Blue Water, White Goddess: A Tale of Fiji
As I’ve oft noted in my various dispatches from the ends of the earth, timing can be crucial to a good dive experience and especially so when it comes to the company you keep. But when a friend said they had someone they wanted me to meet I figured it was another well-meaning soul who wanted me to wax philosophically on the technical aspects of diving or to lament how determinism had faded recently from theoretical physics.
They had just returned from Truk where they had met this delightful lady they wanted to introduce me to: Lauren Hutton. Without a moments hesitation I volunteered to wax anything that she might need attended to. It’s fast thinking like that in tough situations that has kept me alive this long in a world filled with treachery and nuance.
A veteran of more than thirty movies and a stellar career as the first millionaire super model, Lauren Hutton is an icon of femininity and beauty with perhaps one of the most recognizable faces in the world. (Well, Paula Jones and Monica Lewinsky can be best regarded as mere blips on the current affairs radar.) But it seems that my friend had convinced her that we had a lot in common and should adjust our calendars to allow an arranged introduction. So what kind of idiot is going to pass on that offer? Okay, maybe Elton John or Liberace might not have viewed the liaison with such unbridled enthusiasm as I mustered, but I don’t think Ellen Degeneres would have passed it up.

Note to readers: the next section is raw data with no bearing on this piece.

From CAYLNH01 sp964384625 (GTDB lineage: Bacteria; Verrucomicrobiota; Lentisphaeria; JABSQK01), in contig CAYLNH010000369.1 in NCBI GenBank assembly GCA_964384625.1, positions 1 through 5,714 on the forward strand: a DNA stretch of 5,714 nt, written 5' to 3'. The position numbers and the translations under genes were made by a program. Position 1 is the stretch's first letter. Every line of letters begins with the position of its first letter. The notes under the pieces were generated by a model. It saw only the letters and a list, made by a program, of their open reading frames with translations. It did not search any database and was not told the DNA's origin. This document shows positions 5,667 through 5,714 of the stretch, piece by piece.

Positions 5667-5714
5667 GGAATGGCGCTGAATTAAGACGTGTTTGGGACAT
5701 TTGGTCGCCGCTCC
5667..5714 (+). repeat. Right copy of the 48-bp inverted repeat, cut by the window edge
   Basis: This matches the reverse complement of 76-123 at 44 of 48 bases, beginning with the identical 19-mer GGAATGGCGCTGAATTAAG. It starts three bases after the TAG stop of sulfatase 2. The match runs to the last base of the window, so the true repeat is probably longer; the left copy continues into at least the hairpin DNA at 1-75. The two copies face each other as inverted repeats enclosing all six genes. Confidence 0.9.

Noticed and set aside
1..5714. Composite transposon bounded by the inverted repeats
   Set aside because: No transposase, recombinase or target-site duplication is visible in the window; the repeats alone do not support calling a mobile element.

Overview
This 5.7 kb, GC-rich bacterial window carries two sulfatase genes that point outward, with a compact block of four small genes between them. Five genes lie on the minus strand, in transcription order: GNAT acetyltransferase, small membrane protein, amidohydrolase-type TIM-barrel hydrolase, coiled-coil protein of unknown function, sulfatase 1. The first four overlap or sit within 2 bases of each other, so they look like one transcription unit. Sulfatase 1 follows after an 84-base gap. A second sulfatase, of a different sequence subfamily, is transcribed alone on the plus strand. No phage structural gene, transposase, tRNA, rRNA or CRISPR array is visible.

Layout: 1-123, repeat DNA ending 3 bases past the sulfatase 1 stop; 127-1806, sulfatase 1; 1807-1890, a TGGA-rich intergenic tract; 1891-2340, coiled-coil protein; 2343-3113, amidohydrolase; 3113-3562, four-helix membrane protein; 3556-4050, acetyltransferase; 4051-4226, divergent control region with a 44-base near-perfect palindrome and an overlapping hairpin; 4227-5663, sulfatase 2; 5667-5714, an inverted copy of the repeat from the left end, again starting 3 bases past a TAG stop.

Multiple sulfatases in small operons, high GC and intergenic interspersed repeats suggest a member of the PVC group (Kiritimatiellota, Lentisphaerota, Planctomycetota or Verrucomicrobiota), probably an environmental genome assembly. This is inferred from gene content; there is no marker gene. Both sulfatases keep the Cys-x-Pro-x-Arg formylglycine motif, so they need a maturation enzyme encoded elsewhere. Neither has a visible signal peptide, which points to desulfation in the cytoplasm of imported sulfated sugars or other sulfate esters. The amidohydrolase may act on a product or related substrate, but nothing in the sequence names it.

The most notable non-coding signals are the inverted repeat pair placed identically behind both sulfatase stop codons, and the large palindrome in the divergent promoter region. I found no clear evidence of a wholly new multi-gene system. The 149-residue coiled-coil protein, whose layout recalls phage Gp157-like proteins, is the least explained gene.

So after months of phone tag and messages exchanged between our assistants, in January 1998 I found myself on the way to collect her at the airport in Portland, Maine right in the middle of the most horrendous ice storm to hit the northeast in a century. Hers was the last plane to land for three days as everything north of Washington D. C. shut down. She was unfazed at the six foot icicles hanging from the trees and the rapidly building snowdrifts. We talked about warmer subjects on the drive back to my house on Arrowsic Island. Lauren started diving back in 1965 and had used her modeling and movie location opportunities to dive Africa, Bora Bora, the Caribbean, Bahamas, and Micronesia over the ensuing years. She had recently gotten back in the sport seriously since finally becoming officially certified in 1996. Now diving was her passion and before the weekend was over she accepted my invitation to visit Fiji.
I had previously committed to an assignment to spend three weeks exploring Fiji aboard two state-of-the-art liveaboards that ply the islands. After an eleven hour flight from Los Angeles on Air Pacific, we stumbled out of the baggage area in Nadi into the welcome embrace of Rob Barrel and Cat Holloway, the charming couple who operate the 120 foot motor sailer Nai’a. The ship was completely rebuilt by Rob in 1993 and is one of the finest vessels anywhere in the south Pacific.
Nine private staterooms with ensuite baths and individually controlled air conditioning compliment the spacious salon and comfortable dive deck. A protected room forward of the salon allows photographers to spread out their assets with room to spare. Rob’s able Fijian crew got us underway within minutes and we were off to our first dive on the northwest coast of Viti Levu. Like many Pacific liveaboards that operate in areas of strong currents, Nai’a uses sturdy inflatables to whisk divers to the sites while the ship stays comfortably anchored nearby.